Você está na página 1de 3

Sentence Patterning Author(s): Richard B. Larsen Reviewed work(s): Source: College Composition and Communication, Vol. 37, No.

1 (Feb., 1986), pp. 103-104 Published by: National Council of Teachers of English Stable URL: http://www.jstor.org/stable/357390 . Accessed: 01/12/2012 23:53
Your use of the JSTOR archive indicates your acceptance of the Terms & Conditions of Use, available at . http://www.jstor.org/page/info/about/policies/terms.jsp

JSTOR is a not-for-profit service that helps scholars, researchers, and students discover, use, and build upon a wide range of content in a trusted digital archive. We use information technology and tools to increase productivity and facilitate new forms of scholarship. For more information about JSTOR, please contact support@jstor.org.

National Council of Teachers of English is collaborating with JSTOR to digitize, preserve and extend access to College Composition and Communication.


This content downloaded by the authorized user from on Sat, 1 Dec 2012 23:53:14 PM All use subject to JSTOR Terms and Conditions

StaffroomInterchange Sentence Patterning, Richard B. Larsen, Francis Marion College, South Carolina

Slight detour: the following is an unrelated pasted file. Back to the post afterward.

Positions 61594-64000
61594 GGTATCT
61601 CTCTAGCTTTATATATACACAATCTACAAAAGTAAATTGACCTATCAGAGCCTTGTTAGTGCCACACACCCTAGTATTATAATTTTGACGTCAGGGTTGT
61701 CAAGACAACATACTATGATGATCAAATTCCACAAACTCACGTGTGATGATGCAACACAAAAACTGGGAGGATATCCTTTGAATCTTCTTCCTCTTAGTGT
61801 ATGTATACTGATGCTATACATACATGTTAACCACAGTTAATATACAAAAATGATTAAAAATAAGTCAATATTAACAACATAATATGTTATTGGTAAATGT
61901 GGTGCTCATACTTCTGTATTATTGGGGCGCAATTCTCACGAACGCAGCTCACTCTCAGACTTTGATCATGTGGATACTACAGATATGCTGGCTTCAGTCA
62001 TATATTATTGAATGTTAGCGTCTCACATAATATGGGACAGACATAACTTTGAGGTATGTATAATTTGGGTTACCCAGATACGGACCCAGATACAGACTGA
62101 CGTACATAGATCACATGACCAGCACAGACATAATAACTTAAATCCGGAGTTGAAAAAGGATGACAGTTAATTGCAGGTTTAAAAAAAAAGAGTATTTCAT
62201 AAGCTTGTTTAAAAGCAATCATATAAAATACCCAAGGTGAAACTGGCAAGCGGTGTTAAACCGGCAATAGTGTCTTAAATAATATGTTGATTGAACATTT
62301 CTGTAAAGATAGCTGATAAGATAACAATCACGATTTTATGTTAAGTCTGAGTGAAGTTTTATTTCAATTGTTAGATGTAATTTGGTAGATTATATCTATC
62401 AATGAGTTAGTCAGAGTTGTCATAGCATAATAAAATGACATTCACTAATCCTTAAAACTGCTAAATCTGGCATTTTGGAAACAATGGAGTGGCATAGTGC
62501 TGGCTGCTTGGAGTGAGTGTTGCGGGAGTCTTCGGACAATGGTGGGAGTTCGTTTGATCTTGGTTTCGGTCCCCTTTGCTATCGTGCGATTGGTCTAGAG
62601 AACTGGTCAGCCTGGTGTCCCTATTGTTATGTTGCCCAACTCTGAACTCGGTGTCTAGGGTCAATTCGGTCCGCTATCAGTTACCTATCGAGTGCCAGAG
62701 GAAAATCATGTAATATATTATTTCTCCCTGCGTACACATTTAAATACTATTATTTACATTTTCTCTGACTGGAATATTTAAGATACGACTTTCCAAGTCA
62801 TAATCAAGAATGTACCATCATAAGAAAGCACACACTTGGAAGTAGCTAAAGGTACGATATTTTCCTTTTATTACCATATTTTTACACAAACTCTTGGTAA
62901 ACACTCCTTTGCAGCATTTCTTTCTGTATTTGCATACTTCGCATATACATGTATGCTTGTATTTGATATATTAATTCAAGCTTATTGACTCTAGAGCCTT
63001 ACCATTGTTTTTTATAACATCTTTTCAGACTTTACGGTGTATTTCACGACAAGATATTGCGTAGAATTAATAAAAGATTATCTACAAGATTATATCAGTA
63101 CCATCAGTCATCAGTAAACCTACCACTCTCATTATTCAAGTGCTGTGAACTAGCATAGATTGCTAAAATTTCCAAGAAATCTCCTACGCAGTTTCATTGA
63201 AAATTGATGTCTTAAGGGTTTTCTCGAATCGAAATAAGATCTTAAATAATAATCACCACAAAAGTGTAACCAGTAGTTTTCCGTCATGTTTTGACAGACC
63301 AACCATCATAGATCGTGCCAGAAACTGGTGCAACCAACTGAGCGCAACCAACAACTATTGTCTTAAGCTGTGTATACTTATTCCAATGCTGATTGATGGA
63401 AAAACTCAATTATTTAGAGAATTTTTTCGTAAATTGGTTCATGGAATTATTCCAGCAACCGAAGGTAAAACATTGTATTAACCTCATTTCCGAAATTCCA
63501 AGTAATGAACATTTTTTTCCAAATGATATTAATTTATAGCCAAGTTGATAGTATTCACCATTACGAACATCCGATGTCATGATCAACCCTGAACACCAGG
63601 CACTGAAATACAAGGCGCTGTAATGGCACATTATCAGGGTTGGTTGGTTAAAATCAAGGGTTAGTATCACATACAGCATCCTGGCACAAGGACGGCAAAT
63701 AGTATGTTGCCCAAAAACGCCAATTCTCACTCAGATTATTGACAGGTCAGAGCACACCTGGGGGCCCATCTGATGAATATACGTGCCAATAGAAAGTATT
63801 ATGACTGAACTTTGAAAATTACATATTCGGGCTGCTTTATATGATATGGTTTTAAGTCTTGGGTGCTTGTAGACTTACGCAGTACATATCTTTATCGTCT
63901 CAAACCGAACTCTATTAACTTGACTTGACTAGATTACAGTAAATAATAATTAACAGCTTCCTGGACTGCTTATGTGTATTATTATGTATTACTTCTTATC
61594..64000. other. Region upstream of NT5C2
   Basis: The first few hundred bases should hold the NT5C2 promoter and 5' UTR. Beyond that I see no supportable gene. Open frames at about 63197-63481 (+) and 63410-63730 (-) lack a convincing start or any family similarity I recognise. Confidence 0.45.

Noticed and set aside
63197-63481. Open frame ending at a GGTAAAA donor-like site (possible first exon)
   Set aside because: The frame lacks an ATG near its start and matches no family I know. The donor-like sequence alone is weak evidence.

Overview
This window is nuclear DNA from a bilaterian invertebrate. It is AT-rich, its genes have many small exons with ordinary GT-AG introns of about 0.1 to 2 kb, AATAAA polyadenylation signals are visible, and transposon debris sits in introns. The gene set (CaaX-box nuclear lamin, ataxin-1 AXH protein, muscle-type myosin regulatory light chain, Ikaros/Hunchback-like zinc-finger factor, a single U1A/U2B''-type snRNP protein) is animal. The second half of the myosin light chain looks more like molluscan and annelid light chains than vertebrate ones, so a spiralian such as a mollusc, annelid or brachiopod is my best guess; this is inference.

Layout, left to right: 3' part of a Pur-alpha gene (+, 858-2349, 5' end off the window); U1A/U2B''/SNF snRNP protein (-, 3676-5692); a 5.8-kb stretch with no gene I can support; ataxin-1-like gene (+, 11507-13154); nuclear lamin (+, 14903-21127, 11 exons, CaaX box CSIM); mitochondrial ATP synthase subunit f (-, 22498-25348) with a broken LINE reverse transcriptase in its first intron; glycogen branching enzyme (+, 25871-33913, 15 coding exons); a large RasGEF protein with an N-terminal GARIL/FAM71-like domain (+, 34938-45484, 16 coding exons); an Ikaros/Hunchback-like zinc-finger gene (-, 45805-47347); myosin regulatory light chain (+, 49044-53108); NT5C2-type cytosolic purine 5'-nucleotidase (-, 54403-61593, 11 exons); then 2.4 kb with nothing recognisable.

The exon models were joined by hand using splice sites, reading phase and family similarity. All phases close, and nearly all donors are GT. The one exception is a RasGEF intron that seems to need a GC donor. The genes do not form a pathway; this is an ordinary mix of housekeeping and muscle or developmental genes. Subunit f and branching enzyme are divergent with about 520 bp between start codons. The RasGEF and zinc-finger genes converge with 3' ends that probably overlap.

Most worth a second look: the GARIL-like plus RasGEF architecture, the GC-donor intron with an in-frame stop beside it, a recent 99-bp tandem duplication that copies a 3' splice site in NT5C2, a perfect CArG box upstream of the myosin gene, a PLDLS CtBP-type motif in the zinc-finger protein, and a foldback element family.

This note is a follow-up to Donna Gorrell's enlightening CCC article, "Controlled Composition for Basic Writers" (October, 1981). With gratitude to her as well as to the various textbooks based on the controlled-composition principle and to generative grammar itself, I would like to propose a necessary bridge between strict copying and independent composing. I call it "Sentence Patterning," and in basic courses using controlled-composition exercises it fits in right after whatever copying occupies the first weeks of the semester. At about week four of my courses I hand out a mimeo sheet (entitled "Sentence Patterning," naturally) that, after an introductory note on completers and modifiers, looks like this: SV = subject-verb core sc = subordinating conjunction cc = coordinating conjunction ca = conjunctive adverb phr = opening participial or prepositional phrase 1. simple sentence--SV. example: The student walked to campus. 2. complex sentence-SV sc SV. or sc SV, SV. examples: The student walked to campus while her roommate rode the bus. Although the student walked to campus, her roommate rode the bus. 3. compound sentence--SV, cc SV. example: The student walked to campus, but her roommate rode the bus. 4. semicolon sentence--SV; ca, SV. example: The student walked to campus; however, her roommate rode the bus. 5. phrase-start sentence-phr, SV. or phr, (any of above SV combinations). example: Walking to campus in the cold, the student wished that she had taken the bus. Students are advised that all of their sentences must fit one or another of these familiar and manageable patterns. This instruction is fairly easy for them to follow or at least to get accustomed to, since the classwork that ensues consists of composition of sentences until the patterns are firmly established in the students' minds. As the course progresses to paragraph composition, they must continue to use the five sentence types within their paragraphs, choosing types and arranging them to the best effect. Thus "independent" writing is not truly independent, and desirably so: the patterns continue to provide direction and support for struggling young writers. As a supplement to this schematization of basic sentence types, I provide restrictive lists of the most common subordinators, coordinators, and conjunctive adverbs, with related punctuation, as in Table 1, page 104. While this would be a severely limiting list for sophisticated writers, it is in fact wide enough in range and sufficiently adaptable for almost all writing situations. With their Patterning sheets and conjunction lists before them, most students can get their sentences to say what they want without excessive fretting over potential violations of syntactical rules; sentence structure becomes that much less of a problem for the basic writer. In class I like to draw an analogy between the use of this material and a problem-solving procedure in mathematics class. The major "unknown" in basic composition courses is a correctly con-